Lombardi links Fordham, West Point history


Before becoming a Packers legend, Vince Lombardi was a standout lineman at Fordham and an assistant coach at West Point (U.S. Military Academy photo via Getty Images).

Vince Lombardi will be forever linked to the NFL trophy that bears his name and the Wisconsin city where he crafted his NFL legacy.

While the legend of Lombardi may begin in Green Bay, his time in football didn’t. When Army hosts Fordham on Saturday at West Point, two schools that helped shape the coach’s career square off in what would’ve been a marquee matchup when Lombardi was on the college gridiron.

Lombardi was a member of the “Seven Blocks of Granite,” a nickname given to Fordham’s linemen in the 1929 and 1930 seasons and again in 1936-37. The second group, including Lombardi, went 12-1-3 over two seasons. It’s the most famous part of Fordham’s brief time near the top of college football, which included a 2-0 win over Missouri in the 1942 Sugar Bowl.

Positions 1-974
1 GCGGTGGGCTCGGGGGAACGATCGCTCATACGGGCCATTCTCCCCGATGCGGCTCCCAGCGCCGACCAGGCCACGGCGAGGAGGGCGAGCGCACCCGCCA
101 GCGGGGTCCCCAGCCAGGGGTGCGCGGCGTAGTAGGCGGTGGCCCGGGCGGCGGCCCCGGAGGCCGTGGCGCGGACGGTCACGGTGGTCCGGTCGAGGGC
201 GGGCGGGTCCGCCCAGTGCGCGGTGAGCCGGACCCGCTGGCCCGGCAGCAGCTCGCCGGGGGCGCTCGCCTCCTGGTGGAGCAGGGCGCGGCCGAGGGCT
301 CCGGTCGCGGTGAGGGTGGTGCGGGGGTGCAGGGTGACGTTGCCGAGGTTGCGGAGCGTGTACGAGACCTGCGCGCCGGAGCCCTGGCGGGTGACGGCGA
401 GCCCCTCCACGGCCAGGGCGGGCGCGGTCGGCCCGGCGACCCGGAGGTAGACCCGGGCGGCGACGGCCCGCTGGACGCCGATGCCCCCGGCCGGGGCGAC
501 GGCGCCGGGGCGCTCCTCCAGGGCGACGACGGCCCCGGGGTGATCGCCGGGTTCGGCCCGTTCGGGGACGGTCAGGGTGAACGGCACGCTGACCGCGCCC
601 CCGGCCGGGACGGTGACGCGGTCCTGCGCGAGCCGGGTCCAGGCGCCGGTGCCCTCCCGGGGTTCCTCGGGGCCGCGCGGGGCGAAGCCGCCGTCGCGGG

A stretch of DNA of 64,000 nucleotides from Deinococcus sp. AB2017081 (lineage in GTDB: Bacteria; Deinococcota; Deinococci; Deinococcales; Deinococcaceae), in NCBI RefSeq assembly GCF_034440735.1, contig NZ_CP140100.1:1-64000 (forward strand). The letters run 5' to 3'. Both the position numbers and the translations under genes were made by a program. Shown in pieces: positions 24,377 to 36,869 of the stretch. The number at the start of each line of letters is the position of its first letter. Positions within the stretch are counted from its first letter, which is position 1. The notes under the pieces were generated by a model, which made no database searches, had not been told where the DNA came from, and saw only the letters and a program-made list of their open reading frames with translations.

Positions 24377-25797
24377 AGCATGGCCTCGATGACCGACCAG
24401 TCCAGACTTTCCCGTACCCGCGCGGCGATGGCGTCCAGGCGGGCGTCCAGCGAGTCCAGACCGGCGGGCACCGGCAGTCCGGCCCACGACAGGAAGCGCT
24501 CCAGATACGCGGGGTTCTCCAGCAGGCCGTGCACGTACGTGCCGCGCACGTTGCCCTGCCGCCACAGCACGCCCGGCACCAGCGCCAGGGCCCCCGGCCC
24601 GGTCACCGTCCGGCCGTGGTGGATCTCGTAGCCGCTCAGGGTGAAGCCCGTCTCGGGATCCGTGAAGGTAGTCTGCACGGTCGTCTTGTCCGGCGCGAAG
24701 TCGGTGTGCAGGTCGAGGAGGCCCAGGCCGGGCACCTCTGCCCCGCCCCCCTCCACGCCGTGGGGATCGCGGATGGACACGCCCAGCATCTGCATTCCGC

Fordham shut down its football program during World War II and never factored into the bowl race again. Lombardi came back as an assistant coach in 1946, but left after three seasons for his next job: offensive line coach under Col. Earl “Red” Blaik at West Point.

Blaik led Army to four unbeaten seasons in the 1940s and two Associated Press national titles. Lombardi credited Blaik for developing his work ethic, showing him the importance of film study and countless other coaching lessons (for more on the relationship, buy and read this).

Lombardi moved on to the New York Giants staff in 1954. He took over the Packers in 1959. The rest is history. That’s no reason to forget how he got there.


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